2014Scott BR, Slattery KM, Sculley DV, Lockie RG, Dascombe BJ, 'Reliability of telemetric electromyography and near-infrared spectroscopy during high-intensity resistance exercise', Journal of Electromyography and Kinesiology, 24 722-730 (2014)
DOI10.1016/j.jelekin.2014.07.008
Co-authorsBen Dascombe
2014Scott BR, Slattery KM, Sculley DV, Lockie RG, Dascombe BJ, 'Reliability of telemetric electromyography and near-infrared spectroscopy during high-intensity resistance exercise', Journal of Electromyography and Kinesiology, 24 722-730 (2014) [C1]

This study quantified the inter- and intra-test reliability of telemetric surface electromyography (EMG) and near infrared spectroscopy (NIRS) during resistance exercise. Twelve w... [more]

This study quantified the inter- and intra-test reliability of telemetric surface electromyography (EMG) and near infrared spectroscopy (NIRS) during resistance exercise. Twelve well-trained young men performed high-intensity back squat exercise (12 sets at 70-90% 1-repetition maximum) on two occasions, during which EMG and NIRS continuously monitored muscle activation and oxygenation of the thigh muscles. Intra-test reliability for EMG and NIRS variables was generally higher than inter-test reliability. EMG median frequency variables were generally more reliable than amplitude-based variables. The reliability of EMG measures was not related to the intensity or number of repetitions performed during the set. No notable differences were evident in the reliability of EMG between different agonist muscles. NIRS-derived measures of oxyhaemoglobin, deoxyhaemoglobin and tissue saturation index were generally more reliable during single-repetition sets than multiple-repetition sets at the same intensity. Tissue saturation index was the most reliable NIRS variable. Although the reliability of the EMG and NIRS measures varied across the exercise protocol, the precise causes of this variability are not yet understood. However, it is likely that biological variation during multi-joint isotonic resistance exercise may account for some of the variation in the observed results. © 2014 Elsevier Ltd.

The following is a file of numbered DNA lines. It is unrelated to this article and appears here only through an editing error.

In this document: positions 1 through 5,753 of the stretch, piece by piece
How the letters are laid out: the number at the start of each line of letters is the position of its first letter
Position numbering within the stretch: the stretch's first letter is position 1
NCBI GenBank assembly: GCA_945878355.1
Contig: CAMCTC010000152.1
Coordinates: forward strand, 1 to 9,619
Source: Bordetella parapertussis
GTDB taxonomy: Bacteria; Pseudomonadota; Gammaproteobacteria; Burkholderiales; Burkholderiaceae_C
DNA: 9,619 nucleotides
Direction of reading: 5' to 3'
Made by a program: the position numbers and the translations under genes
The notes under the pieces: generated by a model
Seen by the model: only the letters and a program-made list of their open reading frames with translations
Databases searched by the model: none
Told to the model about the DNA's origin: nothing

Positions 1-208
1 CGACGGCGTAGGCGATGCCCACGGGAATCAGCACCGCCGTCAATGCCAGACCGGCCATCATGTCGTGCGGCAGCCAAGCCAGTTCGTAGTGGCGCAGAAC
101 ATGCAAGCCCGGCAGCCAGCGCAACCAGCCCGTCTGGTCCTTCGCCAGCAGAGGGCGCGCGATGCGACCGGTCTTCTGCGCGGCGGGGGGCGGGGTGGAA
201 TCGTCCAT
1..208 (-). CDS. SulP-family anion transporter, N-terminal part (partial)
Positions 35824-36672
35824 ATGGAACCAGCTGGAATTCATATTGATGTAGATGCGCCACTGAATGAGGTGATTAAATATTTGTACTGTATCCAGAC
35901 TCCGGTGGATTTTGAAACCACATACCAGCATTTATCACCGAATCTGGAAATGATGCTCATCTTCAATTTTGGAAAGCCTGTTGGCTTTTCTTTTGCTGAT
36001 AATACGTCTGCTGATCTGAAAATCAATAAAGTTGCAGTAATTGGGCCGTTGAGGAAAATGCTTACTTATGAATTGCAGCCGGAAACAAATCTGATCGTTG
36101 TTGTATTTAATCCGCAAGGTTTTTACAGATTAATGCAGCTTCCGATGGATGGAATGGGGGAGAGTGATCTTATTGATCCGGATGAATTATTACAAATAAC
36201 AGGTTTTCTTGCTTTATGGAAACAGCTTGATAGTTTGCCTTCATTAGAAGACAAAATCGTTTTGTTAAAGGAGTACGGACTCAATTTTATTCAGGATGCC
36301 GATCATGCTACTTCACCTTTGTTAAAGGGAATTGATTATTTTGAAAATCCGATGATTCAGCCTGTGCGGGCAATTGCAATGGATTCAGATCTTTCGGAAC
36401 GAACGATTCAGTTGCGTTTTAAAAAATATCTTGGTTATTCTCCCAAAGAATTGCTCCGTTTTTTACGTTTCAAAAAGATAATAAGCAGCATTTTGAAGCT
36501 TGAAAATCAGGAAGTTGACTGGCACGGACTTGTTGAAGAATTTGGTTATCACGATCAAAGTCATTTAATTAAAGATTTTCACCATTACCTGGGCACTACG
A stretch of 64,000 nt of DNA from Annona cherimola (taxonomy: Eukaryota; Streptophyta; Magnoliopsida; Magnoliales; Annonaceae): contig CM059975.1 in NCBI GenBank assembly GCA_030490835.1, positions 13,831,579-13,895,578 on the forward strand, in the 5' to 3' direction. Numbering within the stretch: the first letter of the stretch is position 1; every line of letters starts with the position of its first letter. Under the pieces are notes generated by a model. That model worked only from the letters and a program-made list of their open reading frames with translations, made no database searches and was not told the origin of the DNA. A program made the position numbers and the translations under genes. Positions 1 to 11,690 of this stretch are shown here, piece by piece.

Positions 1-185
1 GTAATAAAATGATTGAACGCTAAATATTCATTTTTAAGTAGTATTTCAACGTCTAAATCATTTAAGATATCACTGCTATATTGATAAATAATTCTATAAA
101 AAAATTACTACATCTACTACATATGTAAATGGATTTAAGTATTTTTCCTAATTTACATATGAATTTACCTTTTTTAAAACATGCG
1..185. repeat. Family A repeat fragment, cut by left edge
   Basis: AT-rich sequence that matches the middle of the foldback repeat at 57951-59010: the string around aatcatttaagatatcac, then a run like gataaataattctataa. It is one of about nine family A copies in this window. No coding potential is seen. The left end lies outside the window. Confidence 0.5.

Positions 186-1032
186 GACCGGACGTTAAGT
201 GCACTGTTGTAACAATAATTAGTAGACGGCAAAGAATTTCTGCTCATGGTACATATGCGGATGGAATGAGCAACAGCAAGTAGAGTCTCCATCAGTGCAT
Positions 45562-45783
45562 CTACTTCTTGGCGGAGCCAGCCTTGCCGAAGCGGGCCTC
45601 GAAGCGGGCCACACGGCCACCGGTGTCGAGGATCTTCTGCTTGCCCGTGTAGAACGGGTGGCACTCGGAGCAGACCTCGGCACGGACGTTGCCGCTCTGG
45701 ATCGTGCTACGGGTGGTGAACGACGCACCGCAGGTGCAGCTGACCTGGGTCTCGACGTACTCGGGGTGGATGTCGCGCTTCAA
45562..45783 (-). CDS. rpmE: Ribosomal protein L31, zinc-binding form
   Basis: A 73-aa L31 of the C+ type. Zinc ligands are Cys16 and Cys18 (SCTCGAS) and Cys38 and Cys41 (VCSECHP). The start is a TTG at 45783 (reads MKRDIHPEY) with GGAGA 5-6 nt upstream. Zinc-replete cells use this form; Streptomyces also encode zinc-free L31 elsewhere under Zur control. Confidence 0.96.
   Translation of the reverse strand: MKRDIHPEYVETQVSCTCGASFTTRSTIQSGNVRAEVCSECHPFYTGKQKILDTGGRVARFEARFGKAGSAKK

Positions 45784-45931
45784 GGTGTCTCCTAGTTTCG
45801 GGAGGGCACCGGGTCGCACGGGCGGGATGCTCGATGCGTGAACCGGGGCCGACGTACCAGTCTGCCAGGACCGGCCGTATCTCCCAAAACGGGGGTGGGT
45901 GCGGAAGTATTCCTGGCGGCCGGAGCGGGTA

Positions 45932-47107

DOI10.1016/j.jelekin.2014.07.008
Co-authorsBen Dascombe
2014Scott BR, Dascombe BJ, Delaney JA, Elsworthy N, Lockie RG, Sculley DV, Slattery KM, 'The Validity and Reliability of a Customized Rigid Supportive Harness During Smith Machine Back Squat Exercise', JOURNAL OF STRENGTH AND CONDITIONING RESEARCH, 28 636-642 (2014) [C1]
DOI10.1519/JSC.0b013e3182a362dfAuthor URL
CitationsScopus - 3Web of Science - 3
Co-authorsBen Dascombe
2014Lockie RG, Callaghan SJ, Berry SP, Cooke ERA, Jordan CA, Luczo TM, Jeffriess MD, 'RELATIONSHIP BETWEEN UNILATERAL JUMPING ABILITY AND ASYMMETRY ON MULTIDIRECTIONAL SPEED IN TEAM-SPORT ATHLETES', JOURNAL OF STRENGTH AND CONDITIONING RESEARCH, 28 3557-3566 (2014) [C1]
Author URL
2014Lockie RG, Schultz AB, Callaghan SJ, Jeffriess MD, 'The effects of traditional and enforced stopping speed and agility training on multidirectional speed and athletic function', Journal of Strength and Conditioning Research, 28 1538-1551 (2014) [C1]

This study investigated the effects of a traditional speed and agility training program (TSA) and an enforced stopping program emphasizing deceleration (ESSA). Twenty college-aged... [more]